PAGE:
Thomas de Monchaux interviewed by LW. Recorded October 25th, 2013
LW: Two weeks ago you told me that I should interview you. Why do you think so?
TdeM: Aw... that is a fun question.
TdeM: It’s probably because it gives me a chance to interview you, which is more interesting for me. The dynamic in any architecture school is that the instructor gets more and more boring and the student gets more and more interesting, which is as it should be.
LW: Then why for this particular issue about writing?
TdeM: Partially because if I had to describe my own practice, whatever else it is, it is also a practice of writing: an awful lot of journalism and criticism, discursive work about architecture. I forgot who said that talking about music is like dancing about architecture. It is very inadequate and almost inappropriate to describe the spatial, immersive, phenomenological experience of architecture with this extremely limited medium of words. It is essentially ridiculous. Yet, as architects we are continually describing. Why do we relentlessly describe what is already there to be seen? There must be something about the very act of describing, the seemingly inappropriate or misfit relationship between language and spatial experience.
I am not sure what it is, but I find the descriptive impulse that architects have, even to describe what’s right in front of them, very interesting. Somehow it is incomplete unless it is also narrated to you. I am not sure why. Conversely, describing what is not there to be seen.
LW: What else?
TdeM: What else. You have to give me a little more to go on.
LW: Okay. In this issue, in the second installment of our “working document” in which we are exploring what : is and could be by doing, I am not only interested in the content or ideas being discussed, but also the forms and structures of these conversations. I am trying to understand why we are so interested in this kind of discourse and the different forms that these dialogues could take. Have you done a lot of interviews?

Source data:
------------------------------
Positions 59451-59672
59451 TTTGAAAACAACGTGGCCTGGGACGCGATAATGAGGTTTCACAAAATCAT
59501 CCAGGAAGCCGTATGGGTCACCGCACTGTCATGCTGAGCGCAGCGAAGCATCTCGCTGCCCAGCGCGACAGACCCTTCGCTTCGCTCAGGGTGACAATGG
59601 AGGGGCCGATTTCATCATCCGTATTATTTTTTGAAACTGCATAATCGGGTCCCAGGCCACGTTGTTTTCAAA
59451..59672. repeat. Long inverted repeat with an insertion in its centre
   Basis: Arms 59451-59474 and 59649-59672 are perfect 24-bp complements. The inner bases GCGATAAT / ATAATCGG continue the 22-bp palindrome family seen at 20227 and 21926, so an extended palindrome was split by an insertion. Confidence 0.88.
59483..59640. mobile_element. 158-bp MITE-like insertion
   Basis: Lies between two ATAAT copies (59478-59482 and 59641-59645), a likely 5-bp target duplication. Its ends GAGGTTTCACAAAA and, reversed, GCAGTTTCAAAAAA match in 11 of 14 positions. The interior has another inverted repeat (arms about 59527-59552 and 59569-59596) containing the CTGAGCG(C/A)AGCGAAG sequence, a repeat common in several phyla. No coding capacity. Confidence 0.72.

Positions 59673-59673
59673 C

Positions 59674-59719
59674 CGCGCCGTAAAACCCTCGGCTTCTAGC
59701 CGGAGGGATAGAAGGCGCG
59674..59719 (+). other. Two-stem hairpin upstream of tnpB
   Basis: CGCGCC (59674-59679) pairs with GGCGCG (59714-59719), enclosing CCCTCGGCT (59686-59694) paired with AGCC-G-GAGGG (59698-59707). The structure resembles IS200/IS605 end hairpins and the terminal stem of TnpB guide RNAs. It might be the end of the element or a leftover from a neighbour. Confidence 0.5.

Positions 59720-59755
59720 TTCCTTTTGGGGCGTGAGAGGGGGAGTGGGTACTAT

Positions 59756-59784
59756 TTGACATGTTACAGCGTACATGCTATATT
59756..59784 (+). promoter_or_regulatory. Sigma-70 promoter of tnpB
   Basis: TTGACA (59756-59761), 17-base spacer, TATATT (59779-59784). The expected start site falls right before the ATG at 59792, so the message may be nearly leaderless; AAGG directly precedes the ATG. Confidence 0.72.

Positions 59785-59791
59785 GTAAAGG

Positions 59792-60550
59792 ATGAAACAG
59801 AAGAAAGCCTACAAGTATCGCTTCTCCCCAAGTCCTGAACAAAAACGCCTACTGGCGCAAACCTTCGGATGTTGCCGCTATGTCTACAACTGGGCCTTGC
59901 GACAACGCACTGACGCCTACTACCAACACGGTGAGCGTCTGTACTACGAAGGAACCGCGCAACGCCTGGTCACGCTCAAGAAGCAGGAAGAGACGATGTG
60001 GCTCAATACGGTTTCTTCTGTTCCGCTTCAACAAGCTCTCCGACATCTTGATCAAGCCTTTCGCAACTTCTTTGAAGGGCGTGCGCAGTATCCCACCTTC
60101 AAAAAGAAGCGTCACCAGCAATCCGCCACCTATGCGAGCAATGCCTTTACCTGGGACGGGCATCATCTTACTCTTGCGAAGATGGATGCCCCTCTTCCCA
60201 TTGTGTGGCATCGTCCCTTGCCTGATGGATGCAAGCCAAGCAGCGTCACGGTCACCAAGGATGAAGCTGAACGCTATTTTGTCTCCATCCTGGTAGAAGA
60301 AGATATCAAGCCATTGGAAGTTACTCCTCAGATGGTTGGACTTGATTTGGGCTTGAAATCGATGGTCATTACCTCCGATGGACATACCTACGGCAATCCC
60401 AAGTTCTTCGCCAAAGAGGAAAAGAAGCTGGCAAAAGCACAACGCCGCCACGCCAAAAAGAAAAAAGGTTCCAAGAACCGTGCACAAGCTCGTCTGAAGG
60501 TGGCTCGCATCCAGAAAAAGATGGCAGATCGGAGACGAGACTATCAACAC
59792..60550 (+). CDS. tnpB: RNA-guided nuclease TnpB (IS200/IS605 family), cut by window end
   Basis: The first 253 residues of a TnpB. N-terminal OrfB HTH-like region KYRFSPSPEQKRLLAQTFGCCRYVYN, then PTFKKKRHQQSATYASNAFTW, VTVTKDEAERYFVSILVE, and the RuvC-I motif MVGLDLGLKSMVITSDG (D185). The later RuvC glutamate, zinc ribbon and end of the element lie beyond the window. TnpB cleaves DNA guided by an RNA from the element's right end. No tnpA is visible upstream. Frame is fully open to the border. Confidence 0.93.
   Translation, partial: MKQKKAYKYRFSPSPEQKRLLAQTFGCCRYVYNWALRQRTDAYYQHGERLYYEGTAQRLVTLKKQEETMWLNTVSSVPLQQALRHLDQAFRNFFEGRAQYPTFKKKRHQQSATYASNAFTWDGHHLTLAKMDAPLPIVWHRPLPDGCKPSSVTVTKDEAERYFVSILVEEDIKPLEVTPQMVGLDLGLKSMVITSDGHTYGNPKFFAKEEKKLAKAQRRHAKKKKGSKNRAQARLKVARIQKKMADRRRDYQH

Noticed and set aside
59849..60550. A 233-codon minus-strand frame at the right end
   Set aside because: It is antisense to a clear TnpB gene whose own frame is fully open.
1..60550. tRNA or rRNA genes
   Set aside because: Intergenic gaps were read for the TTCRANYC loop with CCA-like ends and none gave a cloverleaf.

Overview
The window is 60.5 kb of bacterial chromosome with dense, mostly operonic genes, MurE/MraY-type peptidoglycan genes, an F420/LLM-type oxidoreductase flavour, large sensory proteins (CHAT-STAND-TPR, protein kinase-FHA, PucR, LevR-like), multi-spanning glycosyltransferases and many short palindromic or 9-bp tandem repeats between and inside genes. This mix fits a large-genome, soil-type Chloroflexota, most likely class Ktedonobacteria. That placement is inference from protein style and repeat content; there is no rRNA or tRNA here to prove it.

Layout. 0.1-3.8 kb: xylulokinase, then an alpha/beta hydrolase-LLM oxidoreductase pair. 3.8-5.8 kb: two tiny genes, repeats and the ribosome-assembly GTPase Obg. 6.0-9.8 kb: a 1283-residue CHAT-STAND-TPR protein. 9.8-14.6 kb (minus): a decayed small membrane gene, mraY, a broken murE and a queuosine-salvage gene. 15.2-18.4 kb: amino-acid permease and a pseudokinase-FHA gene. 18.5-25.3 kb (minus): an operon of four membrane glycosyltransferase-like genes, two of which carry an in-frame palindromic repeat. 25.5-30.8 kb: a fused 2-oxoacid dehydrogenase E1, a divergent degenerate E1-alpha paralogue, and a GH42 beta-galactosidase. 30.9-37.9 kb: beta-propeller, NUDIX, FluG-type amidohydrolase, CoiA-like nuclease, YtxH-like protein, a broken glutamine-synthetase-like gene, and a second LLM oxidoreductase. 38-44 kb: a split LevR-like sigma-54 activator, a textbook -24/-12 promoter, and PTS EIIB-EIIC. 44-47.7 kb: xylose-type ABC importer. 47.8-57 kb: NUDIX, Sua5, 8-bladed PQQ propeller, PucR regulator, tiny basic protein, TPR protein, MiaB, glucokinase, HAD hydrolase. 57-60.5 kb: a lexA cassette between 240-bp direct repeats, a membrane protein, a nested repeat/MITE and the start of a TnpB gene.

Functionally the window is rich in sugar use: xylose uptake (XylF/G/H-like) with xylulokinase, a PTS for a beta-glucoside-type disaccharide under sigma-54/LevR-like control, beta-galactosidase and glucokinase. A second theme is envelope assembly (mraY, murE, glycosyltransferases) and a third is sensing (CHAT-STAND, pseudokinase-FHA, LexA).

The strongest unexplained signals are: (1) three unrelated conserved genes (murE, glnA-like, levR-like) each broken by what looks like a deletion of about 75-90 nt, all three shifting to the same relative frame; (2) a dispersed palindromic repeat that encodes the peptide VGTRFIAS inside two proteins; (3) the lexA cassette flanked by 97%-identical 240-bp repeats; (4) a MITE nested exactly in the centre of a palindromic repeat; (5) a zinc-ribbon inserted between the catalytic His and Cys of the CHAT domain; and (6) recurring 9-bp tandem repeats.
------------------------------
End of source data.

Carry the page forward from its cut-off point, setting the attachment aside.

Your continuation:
LW: What are your techniques in doing interviews?
TdeM: Silence. Silence is the only technique. I once worked with an investigative journalist, not in architecture, but a very experienced reporter in the world of political affairs, scandals and diplomacy.
I asked her the same question and that was her answer. Her primary tool was shutting up. If she had a very specific question that she needed answered, generally, the best way to get the answer was to never ask the question. The source knows what the question is, the source is not an idiot. You know what the question is, you are not an idiot. The method of discourse is to simply produce the silence into which the answer can be spoken. The journalist would have the phone to her ear and she would just say “uh huh.” The source would think she was done questioning. She would let the silence stretch and stretch, beyond awkward and into a terrifying abyss. At this point the source would answer the unspoken question because the silence had become too irresistible.
LW: If the goal is to understand an idea or someone’s work, what do you think the roles of the interviewer and the interviewee are?
TdeM: In some ways the objectives are very much opposed. I think, consciously or not, the interviewee wants to say what he or she has said before. Whereas the interviewer wants the interviewee to say something that he or she has never said before or never even thought about before. You have this rivalry between perfect repetition and absolute newness. Both of which are kind of awful.
LW: Uh huh.
TdeM: And the irony is that both also want the other thing. The interviewer likes repetition, because it produces a very well articulated result. The interviewee also, consciously or not, desires some kind of authentic discovery within the ritual. This is partly why you stage a ritual, so that you can be disrupted. Somewhere between these conscious and unconscious desires for perfect repetition and perfect disruption is a disturbance. That disturbance is probably the substance of the best interviews.
LW: As someone who is being interviewed right now, what have you done to prepare for this interview? Or have you prepared at all?
TdM: I think my main preparation was having the flu and losing my voice.